Sunday Sentiment

I am blessed beyond measure with a man who is still taking care of his children. They don’t need much tending, but he is the first person they call when anything good or bad or funny or sad happens. If they have a question or learn some new bit of information, his phone rings or his text pings. Always Dad, not Mama. And I am good with that. I don’t know who I might have been had my own father been similar.

We had a good visit with the children yesterday. We also had time with the tiny girls, aka wild ones. They play together and fight over toys and love each other. One is fair and blonde haired, the other dark and brown haired. Both with brown eyes. Stubborn like him and his children.

What will life bring for them? Will I see them as grown women? Will they still want me to paint their nails and pile up in the bed to watch a movie and go to sleep snuggled next to me?

I’m sure he will teach them how to drive the buggy and the tractor. They will learn all about the cows they both love. I hope their interest will continue as they grow. It will mean so much to him.

He is like me about the children and grands. We don’t agree with the saying about skipping the kids to have the grandchildren. We adore our own two so much and always had great fun raising them. He loves being a father and that makes being a Paw Paw even sweeter.

My mood is a bit bittersweet this morning, though. I still miss my parents and his. They did not get to live out their full life span. How different life might have been. How different this day might have been. Life doesn’t go on happily ever after for anyone. We just have to savor each hour as it comes and not waste the next wishing for the last.

Happy Father’s Day to my Rock. And to my son. And to my son-in-law. And thank you, Father, for upholding me through this sometimes bittersweet journey. Help me, Lord Jesus, to savor the now.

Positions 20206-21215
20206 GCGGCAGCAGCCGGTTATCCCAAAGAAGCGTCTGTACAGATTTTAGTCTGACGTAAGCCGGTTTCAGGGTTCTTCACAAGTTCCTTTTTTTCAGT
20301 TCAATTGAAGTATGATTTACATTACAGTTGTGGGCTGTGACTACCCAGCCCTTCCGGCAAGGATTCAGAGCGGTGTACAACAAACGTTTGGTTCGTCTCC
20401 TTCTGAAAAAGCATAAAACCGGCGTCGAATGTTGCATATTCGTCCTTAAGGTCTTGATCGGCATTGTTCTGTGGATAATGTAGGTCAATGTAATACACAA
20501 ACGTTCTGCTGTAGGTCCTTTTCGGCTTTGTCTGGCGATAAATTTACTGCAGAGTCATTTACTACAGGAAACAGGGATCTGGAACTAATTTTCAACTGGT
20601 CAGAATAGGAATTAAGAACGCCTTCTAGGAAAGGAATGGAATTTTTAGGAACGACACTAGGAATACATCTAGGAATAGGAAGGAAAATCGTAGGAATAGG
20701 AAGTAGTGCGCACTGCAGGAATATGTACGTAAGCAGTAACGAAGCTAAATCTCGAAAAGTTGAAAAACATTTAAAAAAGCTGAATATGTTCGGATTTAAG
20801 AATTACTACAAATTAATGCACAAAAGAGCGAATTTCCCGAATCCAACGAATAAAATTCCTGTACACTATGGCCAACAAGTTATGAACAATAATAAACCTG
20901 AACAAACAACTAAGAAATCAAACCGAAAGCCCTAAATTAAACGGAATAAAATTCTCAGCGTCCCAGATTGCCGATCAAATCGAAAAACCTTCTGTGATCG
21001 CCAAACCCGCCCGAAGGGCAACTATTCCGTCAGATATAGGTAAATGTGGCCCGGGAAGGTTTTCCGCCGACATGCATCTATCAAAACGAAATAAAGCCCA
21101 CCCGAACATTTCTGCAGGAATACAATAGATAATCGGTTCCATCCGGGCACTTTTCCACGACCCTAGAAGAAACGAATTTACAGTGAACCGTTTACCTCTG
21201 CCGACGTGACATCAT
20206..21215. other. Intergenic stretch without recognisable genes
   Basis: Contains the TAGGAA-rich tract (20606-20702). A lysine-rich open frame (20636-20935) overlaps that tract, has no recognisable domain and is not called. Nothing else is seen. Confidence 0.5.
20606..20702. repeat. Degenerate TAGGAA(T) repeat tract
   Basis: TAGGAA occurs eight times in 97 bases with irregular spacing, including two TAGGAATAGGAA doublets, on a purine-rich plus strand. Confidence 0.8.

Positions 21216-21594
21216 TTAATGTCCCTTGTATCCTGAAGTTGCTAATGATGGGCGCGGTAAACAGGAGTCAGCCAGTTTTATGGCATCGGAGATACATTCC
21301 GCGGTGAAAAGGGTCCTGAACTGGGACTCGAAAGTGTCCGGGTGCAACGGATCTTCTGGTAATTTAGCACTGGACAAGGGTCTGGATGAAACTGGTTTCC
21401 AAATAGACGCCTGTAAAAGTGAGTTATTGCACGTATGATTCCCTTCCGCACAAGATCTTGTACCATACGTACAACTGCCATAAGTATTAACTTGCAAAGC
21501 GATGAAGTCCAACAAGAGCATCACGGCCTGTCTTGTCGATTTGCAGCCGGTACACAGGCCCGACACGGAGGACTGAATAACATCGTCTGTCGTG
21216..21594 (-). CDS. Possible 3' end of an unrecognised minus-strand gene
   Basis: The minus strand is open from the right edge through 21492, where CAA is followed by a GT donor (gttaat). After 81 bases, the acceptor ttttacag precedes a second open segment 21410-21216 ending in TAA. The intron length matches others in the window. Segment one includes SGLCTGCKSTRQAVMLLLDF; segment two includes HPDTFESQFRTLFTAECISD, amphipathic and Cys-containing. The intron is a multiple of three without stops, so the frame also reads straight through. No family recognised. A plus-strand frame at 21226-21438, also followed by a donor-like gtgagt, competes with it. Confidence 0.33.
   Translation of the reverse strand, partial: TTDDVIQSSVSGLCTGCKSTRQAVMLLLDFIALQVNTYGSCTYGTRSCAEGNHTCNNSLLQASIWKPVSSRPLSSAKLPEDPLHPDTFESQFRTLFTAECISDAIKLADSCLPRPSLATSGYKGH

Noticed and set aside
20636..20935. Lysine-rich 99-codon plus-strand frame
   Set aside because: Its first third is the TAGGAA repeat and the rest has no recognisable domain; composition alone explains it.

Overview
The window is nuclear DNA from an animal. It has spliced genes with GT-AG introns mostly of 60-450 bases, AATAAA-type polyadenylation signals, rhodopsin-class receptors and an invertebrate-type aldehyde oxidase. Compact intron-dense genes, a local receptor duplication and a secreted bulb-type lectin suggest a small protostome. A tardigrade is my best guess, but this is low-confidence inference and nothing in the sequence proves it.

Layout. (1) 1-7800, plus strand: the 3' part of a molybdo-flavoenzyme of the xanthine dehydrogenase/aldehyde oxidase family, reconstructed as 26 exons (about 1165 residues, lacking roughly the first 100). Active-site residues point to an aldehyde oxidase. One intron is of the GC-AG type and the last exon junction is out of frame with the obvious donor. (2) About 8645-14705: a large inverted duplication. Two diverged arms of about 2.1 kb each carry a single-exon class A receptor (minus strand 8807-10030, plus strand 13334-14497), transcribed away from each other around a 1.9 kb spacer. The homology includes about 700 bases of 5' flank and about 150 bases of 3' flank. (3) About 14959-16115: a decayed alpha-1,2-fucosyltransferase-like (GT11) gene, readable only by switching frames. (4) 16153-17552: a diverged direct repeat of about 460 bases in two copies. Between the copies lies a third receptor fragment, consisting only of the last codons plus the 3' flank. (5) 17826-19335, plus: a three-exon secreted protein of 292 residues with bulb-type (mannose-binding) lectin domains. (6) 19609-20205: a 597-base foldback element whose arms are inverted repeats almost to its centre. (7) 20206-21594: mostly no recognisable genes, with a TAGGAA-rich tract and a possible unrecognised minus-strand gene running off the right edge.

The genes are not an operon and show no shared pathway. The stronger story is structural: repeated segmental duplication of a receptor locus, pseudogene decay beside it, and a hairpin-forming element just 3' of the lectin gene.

California

I know it is expected of me to write about the arrival of the California Dream.  I don’t think I can do that here.  I will break down in tears like I did the day she arrived.  She was taking her sweet time and it pushed me over the edge to a spell in the hospital chapel crying and praying.  Except now the tears would be bittersweet.  Not knowing when I will touch her again is something I refuse to think about.

Our son’s grandmothers had the same dilemma.  Our son was four weeks old when we left for California.  And we definitely didn’t know when we would see each other again.  Contact was a 15 minute long-distance phone call on Sunday afternoon and “snail mail”.  I still have the piles of letters my mother and I exchanged.

Things are different for our situation now.  Nevertheless, the need to catch a plane to get to her causes my heart to ache.

I am still fatigued from the trip. The all-day travel to then from California. The comfortable yet strange bed.  The time difference.  The anticipation. The anxiety. The excitement. The anguish.

I take photos of the foothills behind her house. In between my turn to hold her, I would go out and look at the hills again. The ever changing light makes them look different constantly.  They are like my lake with their continual cycle of lights and shadows playing across them.  I will try to go back to the lake tomorrow.  Time to start walking again. And I need to tell the ghosts who linger there in my memory about the little one I am loving for them and for me.

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